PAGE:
Songs That Made Me Want To Live a Writer’s Life
Written By Regular Contributor, Kayla Dean
The first time a song changed my life was when I was ten years old.
I was sitting on the gray carpet in front of the TV when a trailer for the live action Peter Pan flashed across the screen. The lyrical piano line was so pure and melodious that I never really got it out of my head.
Back then there weren’t phones that could Shazam the song, so I wasn’t able to find it again. Even when I typed “Peter Pan music” into a search engine, nothing ever came up.
And then the commercial stopped playing on TV.
Several years later, I heard a song in Famous Footwear that was extremely similar to the one I’d heard in that commercial. To ears that hadn’t heard the song in a while, it sounded exactly the same. Only with words. I texted them to myself.
When I got home that night, I searched the words, found the group, and discovered the song. “Clocks” by Coldplay.
In my years as a writer, I’ve found many other songs that have changed my life, but none so profoundly as this one did.
Although I’d be embarrassed for anyone to see the little stories I wrote as a kid, they were all inspired by “Clocks.” I dreamed about this song, fairies and wide open windows the image that let me fall asleep. I’d like to think that the melody is just one of the reasons I stuck with this.
Finding great music that speaks to you as a creative person is a discovery process.
It doesn’t happen overnight, nor do the things we like always fall into expected patterns. I tend to like music with ambiguous words, or maybe no verbal expression at all. I most love the songs that allow me to imprint meaning, to interpret them in ways that create a strangely reciprocal relationship.
The song affects you, and you affect the song. The relationship between you and the song when you’re all alone is yours, even when you’re in a crowd of people. Since “Clocks” is such a well-known song, I’ve heard it in such a variety of places, but I’d like to think that song is just for me.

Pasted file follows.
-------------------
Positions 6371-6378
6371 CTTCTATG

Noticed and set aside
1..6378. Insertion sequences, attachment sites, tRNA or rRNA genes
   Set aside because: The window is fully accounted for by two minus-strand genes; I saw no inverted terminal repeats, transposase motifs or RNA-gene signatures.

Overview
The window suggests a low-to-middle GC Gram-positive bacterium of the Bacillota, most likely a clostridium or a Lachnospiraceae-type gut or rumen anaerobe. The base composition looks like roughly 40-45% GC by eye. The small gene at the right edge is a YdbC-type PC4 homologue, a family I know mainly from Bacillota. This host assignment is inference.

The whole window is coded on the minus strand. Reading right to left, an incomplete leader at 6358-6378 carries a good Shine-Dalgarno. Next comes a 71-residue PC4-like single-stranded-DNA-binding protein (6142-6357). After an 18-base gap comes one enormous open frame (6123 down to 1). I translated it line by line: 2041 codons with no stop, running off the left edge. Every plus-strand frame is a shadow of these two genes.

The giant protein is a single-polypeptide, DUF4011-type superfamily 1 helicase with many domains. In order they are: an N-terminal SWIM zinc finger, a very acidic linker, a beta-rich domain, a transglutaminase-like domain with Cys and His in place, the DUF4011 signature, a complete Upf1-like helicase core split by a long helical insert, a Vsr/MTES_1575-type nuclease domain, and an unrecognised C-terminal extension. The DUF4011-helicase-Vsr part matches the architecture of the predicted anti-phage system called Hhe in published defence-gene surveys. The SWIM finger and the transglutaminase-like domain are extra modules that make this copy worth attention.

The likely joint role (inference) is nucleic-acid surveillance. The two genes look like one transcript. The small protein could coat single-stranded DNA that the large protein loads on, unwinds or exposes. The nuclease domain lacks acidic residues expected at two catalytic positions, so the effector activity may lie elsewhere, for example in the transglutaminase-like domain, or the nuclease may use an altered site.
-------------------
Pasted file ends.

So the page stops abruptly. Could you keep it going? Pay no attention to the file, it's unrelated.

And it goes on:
Music is so important to a creative life because it speaks to the relational nature of art.
Music, poetry, fiction, and a beautiful painting all have something in common: they all rely on the relation between the viewer and the text. When you really love a creation, you respond back and it becomes your own.
It’s like that theory of forms: maybe there’s real life that inspired the piece, the work itself, and our idealization of it. The third one is the reason why music helps our creative process. It doesn’t matter if you’re not a writer like me: all artists can benefit from a great relationship with music.
Music can place us in a stronger creative mindset. It allows us to persevere more sincerely towards our goals. Why is that?
Recently, I started plotting my second manuscript. The first one I wrote didn’t go so well. There were several reasons for that, but one of them was a lack of music with quietude. I had a lot of high-energy dance tracks that got me through that manuscript. I wrote faster, but tired of the story much sooner.
This second manuscript has been different. When I had to do setting research for my book, I found “It’s Time To Dream” by Henilios on a Youtube video. This time, I had Shazam handy. I searched for the artist instantly and found them. Now every single one of their songs is the soundtrack.
Every song tastes like rich, dark chocolate or the salty tang of the sea. It’s neoclassical music without words, so there is a lot of room for interpreting what may just be the best music I’ve ever heard.
Since finding these songs, the way I approach my writing has new depth.
I’m not sure if my writing is stronger because of the music, but it motivates me to seek quality in the things I write.
I don’t know where this story will end up, but I do know this: the process will matter because I trusted myself to it. That’s how the creative life works. Pursue interesting. Great music makes that search enough.
Kayla Dean helps authors and freelancers grow creative skills through actionable blog content, authentic personal stories, and a supportive community so they can make story the center of what they do. As a writer, graduate assistant, and writing consultant, she's passionate about living a creative life. When she's not reading from my stack of books or writing stories, you can find her exploring Las Vegas or flagging down a lavender latte.